Photo by the Italian voice
When you were looking at the ingredients in your personal care products, did you look at your hand soap? How about your toothpaste? Did you find the ingredient Triclosan?
I was shocked when I looked at the back of my Colgate Total and there was Triclosan. I mean really, in my toothpaste? Hopefully the products you use don’t contain Triclosan, but if they do, I hope you will read and consider this carefully.
We haven’t used antibacterial soap or cleaners in our house for a while. And not because I knew about the negative impact of them, mostly just because we used plain soap and homemade cleaners.
Then, I was reading over at Kitchen Stewardship about Triclosan, and after doing a little more of my own research, I am now committed to not using antibacterial and also feel that I need to spread the word to others.
Seven years ago only a handful of “antibacterial” products were marketed for household use. Now, there are over 700 products on the market that contain Triclosan.1
And it seems like our culture is more germ-a-phobe than ever. Did your family use antibacterial soap and cleaners when you were growing up? Mine didn’t, and we never got e-coli or any other dangerous bacterial disease. It seems that the antibacterial movement is a marketing gimmick to get people to think that they need special soap and cleaners to kill germs and clean their hands and their homes.
The main ingredient in most antibacterial products is Triclosan. Triclosan is actually a pesticide and is used as an antibacterial and antifungal agent. I’m no expert on Triclosan, but here’s some of the main points I have gathered from my reading.
1. Plain soap, water, and good old scrubbing has been shown to be just as effective for killing germs and decreasing the spread of infection, according to the FDA. In fact, since 2002, the American Medical Association has recommended that Triclosan not be used in the home because it could actually encourage bacterial resistance to antibiotics.
2. Antibacterial products cannot differentiate between good and bad bacteria, they kill both. There are actually bacteria that are good for us, also known as “pro-biotics”, they can help our digestive system, and help keep us healthy. Triclosan kills these good bacteria right along with the bad.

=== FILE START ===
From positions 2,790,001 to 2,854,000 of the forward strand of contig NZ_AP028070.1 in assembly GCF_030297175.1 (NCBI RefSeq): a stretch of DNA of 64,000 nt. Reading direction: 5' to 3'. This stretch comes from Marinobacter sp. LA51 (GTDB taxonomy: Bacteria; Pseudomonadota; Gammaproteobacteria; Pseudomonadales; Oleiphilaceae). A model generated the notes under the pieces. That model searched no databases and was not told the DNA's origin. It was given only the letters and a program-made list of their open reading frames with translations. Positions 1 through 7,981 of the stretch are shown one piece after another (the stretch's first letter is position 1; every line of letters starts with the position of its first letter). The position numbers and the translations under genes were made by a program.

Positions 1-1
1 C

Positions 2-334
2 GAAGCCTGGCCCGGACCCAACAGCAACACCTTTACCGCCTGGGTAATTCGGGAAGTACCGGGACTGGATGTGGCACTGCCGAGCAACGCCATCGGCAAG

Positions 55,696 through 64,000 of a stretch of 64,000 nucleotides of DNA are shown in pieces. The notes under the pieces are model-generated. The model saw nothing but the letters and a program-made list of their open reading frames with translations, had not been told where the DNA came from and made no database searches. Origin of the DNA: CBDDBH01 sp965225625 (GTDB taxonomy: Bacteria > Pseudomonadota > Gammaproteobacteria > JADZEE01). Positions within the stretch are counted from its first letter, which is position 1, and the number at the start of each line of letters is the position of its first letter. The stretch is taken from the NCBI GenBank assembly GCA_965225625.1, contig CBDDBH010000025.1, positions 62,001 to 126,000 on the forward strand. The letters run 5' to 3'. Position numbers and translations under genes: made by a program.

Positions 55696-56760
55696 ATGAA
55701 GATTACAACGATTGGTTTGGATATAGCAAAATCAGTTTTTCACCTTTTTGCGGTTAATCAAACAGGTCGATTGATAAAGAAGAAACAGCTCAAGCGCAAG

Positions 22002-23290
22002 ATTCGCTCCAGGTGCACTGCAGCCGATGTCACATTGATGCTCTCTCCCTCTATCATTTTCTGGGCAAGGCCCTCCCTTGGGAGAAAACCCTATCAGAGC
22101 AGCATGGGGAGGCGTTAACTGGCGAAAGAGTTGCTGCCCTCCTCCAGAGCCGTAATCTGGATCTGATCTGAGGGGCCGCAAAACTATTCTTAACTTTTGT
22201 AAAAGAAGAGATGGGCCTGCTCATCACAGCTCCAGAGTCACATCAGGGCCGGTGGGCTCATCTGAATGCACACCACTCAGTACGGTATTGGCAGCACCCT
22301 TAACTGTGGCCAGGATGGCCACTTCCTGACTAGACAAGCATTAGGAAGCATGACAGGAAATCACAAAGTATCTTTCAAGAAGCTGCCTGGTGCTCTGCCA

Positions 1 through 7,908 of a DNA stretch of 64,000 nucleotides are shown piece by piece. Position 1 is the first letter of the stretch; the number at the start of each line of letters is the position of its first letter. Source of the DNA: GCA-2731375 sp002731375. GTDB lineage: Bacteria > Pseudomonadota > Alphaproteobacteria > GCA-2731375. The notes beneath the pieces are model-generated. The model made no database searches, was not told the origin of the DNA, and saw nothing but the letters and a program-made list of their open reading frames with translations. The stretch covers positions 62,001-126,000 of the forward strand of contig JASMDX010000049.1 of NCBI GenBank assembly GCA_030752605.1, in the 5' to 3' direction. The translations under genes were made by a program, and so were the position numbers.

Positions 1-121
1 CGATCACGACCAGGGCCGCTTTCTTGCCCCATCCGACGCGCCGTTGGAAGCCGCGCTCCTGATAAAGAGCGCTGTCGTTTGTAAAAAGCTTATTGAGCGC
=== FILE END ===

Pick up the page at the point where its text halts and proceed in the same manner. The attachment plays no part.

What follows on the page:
3. There are some bacteria that are not killed off by antibacterial products, and these bacteria can then reproduce and proliferate, creating “super bugs” that are resistant to Triclosan and possibly other antibacterial agents.
4. Most illnesses, like colds and flu, that we are trying to avoid, are viruses anyway and an antibacterial product would have no different effect on them than non-antibacterial. Again, washing hands with plain soap and water is effective in keeping germs at bay.
5. When we use antibacterial products to wash our hands or clean our homes we are releasing Triclosan out into the environment where it is killing off good and bad bacteria, and possibly creating “super bugs” – see # 3
6. Triclosan has been found in newborn babies and also in human breast milk. As a mama to a young nursing baby, this is alarming to me. But, because waste water treatment plants cannot completely remove Triclosan from our water it ends up in our rivers, lakes and sources for drinking water. Water that we as pregnant and nursing mothers drink, and then is passed on to our babies.
7. Triclosan is toxic to aquatic wildlife. So, the fact that it is in our rivers and lakes means that it is polluting and affecting those ecosystems, and the plant and animal life found there.